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How Is Child Supported Calculated in Illinois?


In Illinois, child support is calculated using the income shares model. The income shares model takes into account the number of affected children, the parents’ combined income, and the time each parent spends caring for the child or children, among other factors. If you are divorcing or separating, and have minor children from the partnership, it’s important to factor in child support when making decisions about major expenditures or long-term investments. For help estimating how child support is calculated in Illinois, and therefore how much you’ll pay or receive, it can be beneficial to consult with a financial advisor.

Child Support Basics

Child support is a payment that separating or divorcing parents may be ordered to make to ensure that a child’s needs are met. The payment is usually made to the parent who is the primary custodian by the other, non-custodial parent. Payments normally go through state child support collection agencies, but can be made directly to the custodial parent instead.

Child support can be a significant financial responsibility for the parent paying it, and a similarly meaningful financial resource for the parent receiving it. Paying it is not optional. Child support agencies enforce payments with the help of state laws that provide a variety of consequences, including fines, wage garnishment, license suspensions, asset seizure and jail time.

Governments may also exercise some oversight when it comes to how custodial parents spend money received for support. Illinois state law, for instance, obligates custodial parents to use support money to pay for the child’s education, healthcare and other necessities. In some cases, parents may have to provide children with health insurance coverage.

How Child Support Is Calculated in Illinois

How child support is calculated in Illinois differs from other states.

States use a variety of means to calculate the amount of a monthly child support obligation. Some set payments as a percentage of the non-custodial parents’ income, with the percentage varying according to the number of affected children.

Many states use a more complicated approach known as the income shares model. This model uses both parents’ combined incomes and number of children, as well as the percentage of time each parent is responsible for a child and other details regarding the custody arrangement. The goal of the income shares model is to provide the child with a standard of living similar to when the parents were together.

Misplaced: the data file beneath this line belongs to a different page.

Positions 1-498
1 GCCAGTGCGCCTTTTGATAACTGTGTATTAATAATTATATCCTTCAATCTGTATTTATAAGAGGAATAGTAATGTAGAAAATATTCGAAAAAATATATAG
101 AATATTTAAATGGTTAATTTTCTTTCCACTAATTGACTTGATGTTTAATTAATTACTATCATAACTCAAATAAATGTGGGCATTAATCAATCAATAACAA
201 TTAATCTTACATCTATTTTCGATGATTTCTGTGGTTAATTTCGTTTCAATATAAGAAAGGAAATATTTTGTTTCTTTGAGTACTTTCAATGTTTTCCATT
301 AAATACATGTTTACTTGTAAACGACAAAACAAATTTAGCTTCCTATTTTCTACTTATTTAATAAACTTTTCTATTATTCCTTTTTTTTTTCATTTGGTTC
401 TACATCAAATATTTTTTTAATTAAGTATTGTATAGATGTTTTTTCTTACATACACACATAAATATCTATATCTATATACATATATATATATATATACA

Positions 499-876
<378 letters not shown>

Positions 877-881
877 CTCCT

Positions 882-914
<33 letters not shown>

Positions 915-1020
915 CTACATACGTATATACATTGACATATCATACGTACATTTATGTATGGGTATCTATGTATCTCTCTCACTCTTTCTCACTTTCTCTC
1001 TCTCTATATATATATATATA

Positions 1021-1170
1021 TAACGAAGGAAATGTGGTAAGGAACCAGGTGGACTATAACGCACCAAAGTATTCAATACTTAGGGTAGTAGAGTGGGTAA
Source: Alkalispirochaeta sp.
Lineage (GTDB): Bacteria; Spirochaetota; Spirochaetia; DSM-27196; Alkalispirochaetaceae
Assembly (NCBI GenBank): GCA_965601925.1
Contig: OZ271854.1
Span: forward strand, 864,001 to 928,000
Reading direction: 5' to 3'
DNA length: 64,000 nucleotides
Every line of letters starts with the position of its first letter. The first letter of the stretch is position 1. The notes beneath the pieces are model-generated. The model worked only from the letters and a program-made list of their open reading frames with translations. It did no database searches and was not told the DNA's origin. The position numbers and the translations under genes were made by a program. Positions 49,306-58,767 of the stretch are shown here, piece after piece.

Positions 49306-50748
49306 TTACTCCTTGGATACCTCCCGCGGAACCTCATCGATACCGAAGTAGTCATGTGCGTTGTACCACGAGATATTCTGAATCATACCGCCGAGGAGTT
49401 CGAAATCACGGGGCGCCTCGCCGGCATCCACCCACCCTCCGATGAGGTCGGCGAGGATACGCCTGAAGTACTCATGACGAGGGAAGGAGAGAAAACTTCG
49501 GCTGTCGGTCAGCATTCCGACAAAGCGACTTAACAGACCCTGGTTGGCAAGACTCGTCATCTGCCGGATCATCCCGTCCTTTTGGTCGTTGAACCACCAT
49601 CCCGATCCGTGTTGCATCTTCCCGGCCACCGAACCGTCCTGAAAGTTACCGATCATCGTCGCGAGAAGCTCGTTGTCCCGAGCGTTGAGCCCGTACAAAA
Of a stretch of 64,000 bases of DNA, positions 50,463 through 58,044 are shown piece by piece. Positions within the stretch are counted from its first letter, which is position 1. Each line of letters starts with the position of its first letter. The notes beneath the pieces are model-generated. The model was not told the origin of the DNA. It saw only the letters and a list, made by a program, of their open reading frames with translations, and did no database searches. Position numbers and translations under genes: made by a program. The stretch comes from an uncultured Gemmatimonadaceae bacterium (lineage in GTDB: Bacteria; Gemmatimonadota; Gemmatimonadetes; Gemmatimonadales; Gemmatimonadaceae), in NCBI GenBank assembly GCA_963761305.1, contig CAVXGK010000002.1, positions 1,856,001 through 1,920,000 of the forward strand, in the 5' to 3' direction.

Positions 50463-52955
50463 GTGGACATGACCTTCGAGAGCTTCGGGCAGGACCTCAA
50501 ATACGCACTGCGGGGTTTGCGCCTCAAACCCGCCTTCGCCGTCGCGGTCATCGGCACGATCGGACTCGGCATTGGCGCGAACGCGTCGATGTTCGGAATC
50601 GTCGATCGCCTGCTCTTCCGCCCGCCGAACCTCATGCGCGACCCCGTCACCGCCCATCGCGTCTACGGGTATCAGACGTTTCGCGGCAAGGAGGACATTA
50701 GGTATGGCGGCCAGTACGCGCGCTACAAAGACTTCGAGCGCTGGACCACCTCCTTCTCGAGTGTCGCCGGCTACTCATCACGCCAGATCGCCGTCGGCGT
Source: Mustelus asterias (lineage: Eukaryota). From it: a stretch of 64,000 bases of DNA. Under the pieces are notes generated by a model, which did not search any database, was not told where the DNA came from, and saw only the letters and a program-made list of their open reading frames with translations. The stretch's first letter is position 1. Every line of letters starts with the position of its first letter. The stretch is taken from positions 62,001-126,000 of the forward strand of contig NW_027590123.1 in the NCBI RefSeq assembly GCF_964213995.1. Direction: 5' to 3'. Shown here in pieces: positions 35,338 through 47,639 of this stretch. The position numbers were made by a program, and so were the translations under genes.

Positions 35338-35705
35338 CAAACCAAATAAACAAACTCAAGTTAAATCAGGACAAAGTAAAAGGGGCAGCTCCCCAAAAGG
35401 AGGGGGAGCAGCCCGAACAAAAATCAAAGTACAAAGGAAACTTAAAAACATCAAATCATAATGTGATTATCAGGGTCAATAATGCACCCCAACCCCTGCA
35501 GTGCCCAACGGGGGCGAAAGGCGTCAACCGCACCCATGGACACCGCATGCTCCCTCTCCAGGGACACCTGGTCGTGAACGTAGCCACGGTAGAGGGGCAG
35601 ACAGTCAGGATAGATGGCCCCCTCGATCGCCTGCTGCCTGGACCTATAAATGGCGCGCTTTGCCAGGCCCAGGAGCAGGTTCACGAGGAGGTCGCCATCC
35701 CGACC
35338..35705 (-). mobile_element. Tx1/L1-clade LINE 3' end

Illinois uses the income shares method. So when calculating child support in Illinois, parents need to provide a number of pieces of information about the child or children’s living situation, including:

  • Number of children affected
  • Number of overnight stays with each parent
  • Both parents’ income
  • Whether or not either parent is receiving or paying spousal maintenance
  • Whether children receive Social Security benefits from a retired or disabled parent’s account
  • Whether either parent pays court-ordered child support for any other children
  • Costs for child care, health insurance, school and extracurricular expenses for the child

The state provides an online calculator that can estimate child support payment amounts. However, the estimated amount may not be the actual amount ordered by the court. The actual child support amount may vary depending on the circumstances of the case and other factors the court may deem it appropriate to consider.

Additional Child Support Considerations in Illinois

The duration of a child support obligation in Illinois is normally specified in the court order establishing the support requirements. The date is typically tied to the child’s 18th birthday. However, if the child has not graduated from high school by the age of 18, it will continue until graduation or their 19th birthday. In some cases, support may extend until the child has graduated from college.

Once the court sets a support amount, it can be modified within limits. The support amount can be changed if the child’s needs or the parents’ financial situation changes significantly. In order to modify support, the parent must submit a petition to the court requesting the change and explaining why it’s needed. Modification requests may not always be granted, and parents can only request modifications once every three years.

Bottom Line

A financial advisor helping a client calculate child support in Illinois.

Illinois uses the income shares model to calculate child support. The model takes into account the number of affected children, each parent’s salary and the parents’ combined income, the time each parents spends caring for the child, and other factors such as expenses for child care, health insurance, and school and extracurricular activities. Courts may also consider other factors related to the custody arrangement or living situation in their calculation.

Child Support Tips

  • Knowing how much child support you are likely to pay or receive is vital to getting a solid understanding of your financial situation. A financial advisor can help you generate a good estimate. Finding a financial advisor doesn’t have to be hard. SmartAsset’s free tool matches you with up to three financial advisors in your area, and you can interview your advisor matches at no cost to decide which one is right for you. If you’re ready to find an advisor who can help you achieve your financial goals, get started now.
  • Estimate your take-home pay after taxes and withholding using SmartAsset’s Illinois paycheck calculator.

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